In Wilt’s 1962 50-point season, he faced Russell 17 times and the rest of the league 75 times (he played Boston twice without Russell). Chamberlain averaged 50.9 points and 53.6 percent true shooting against the league, but 37.2 points on 50.1 percent true shooting against Russell (with 4.3 fewer free throw attempts per game). Russell shaved 14 points per game off Wilt’s average and his drop in efficiency — from 1.07 points per attempt to 1 point per attempt — is the full-game equivalent of a GOAT-level offense regressing to average.

So, we can safely crown Russell as defensive royalty. His offense pales in comparison to other greats, but he was not a poor offensive player – in many ways, he was above average for his day, although it’s unlikely his contributions moved the needle much. Between 1959 and 1965, he finished in the top half of centers in points per 36 twice (’60 and ’62), while falling between the 61st and 71st percentile in true shooting (efficiency) in both years. His scoring regularly improved in the playoffs before trailing off in his last four seasons.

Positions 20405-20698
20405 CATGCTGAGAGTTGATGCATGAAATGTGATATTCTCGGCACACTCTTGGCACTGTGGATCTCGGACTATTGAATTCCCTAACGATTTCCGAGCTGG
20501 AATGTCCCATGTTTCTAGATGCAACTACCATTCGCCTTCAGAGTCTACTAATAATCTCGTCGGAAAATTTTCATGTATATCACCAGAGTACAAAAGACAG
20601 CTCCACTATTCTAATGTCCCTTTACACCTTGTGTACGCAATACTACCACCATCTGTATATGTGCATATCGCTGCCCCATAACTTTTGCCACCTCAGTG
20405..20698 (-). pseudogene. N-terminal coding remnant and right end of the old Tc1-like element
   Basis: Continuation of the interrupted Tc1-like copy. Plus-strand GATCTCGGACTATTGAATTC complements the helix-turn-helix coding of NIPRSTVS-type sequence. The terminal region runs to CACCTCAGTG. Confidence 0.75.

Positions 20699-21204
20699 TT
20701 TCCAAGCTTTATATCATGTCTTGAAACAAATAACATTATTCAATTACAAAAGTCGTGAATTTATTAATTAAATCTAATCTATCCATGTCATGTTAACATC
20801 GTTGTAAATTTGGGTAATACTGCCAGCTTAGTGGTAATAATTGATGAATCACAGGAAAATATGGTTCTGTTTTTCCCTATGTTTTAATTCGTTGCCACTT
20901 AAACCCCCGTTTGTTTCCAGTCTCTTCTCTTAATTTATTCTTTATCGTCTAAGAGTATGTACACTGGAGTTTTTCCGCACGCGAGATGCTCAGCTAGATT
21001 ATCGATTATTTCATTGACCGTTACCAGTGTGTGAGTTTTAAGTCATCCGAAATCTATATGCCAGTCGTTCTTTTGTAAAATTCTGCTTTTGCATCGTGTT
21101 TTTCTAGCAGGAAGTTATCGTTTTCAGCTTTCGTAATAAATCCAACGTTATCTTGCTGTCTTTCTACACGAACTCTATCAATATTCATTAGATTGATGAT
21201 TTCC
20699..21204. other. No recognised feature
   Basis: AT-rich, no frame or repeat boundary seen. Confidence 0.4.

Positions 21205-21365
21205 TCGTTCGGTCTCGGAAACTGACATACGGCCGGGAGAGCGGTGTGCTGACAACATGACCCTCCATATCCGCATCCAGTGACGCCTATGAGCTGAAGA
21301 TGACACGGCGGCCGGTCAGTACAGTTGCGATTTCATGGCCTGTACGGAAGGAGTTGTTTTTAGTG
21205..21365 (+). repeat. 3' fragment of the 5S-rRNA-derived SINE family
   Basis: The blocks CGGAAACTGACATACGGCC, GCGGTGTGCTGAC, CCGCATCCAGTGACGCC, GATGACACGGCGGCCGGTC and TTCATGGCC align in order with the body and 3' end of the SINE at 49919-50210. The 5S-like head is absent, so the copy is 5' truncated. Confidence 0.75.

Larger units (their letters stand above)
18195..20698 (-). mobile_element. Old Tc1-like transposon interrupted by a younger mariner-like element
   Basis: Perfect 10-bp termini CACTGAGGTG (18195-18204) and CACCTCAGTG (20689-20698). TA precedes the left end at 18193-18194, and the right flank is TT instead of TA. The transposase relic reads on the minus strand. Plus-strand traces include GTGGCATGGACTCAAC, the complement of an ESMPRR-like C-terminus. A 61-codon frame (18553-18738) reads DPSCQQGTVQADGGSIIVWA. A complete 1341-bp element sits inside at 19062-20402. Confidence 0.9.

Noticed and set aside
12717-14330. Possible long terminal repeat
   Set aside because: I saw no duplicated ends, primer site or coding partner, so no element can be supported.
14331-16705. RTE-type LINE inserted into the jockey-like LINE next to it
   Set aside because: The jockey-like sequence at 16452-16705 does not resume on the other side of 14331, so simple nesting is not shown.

The impact studies we have for that era suggest he’s, at worst, a player with MVP-level lift, and at best, view him as one of the most valuable players of all time. The noisiness of that data and Russell’s outlying status as a defender make it difficult to confidently pin down his value. But, the restrictive dribbling rules, poor spacing and sheer volume of possessions played make it likely that his pre-3 point impact was well ahead of today’s best defensive scores.13

His portability was superb – any team at the time would have exploded defensively by adding him, and his passing and finishing would provide bonus value for any competent offense. He has excellent era longevity, and I consider his peak among the better ones in NBA history. Shaving my valuation of his defense by 5 percent per season — a plausible but conservative estimation — would drop him a spot or two in these rankings while keeping his per possession impact in line with the modern defensive juggernauts.

On the other hand, there’s a viable argument that he was even better than I give him credit for. Like Jordan and LeBron today, his prime was an onslaught of MVP-level seasons and, relative to his era, he might have been the most valuable player ever. Yet for this exercise, his ambiguity leaves enough doubt that he lands at No. 4, narrowly edged out by the man in front of him.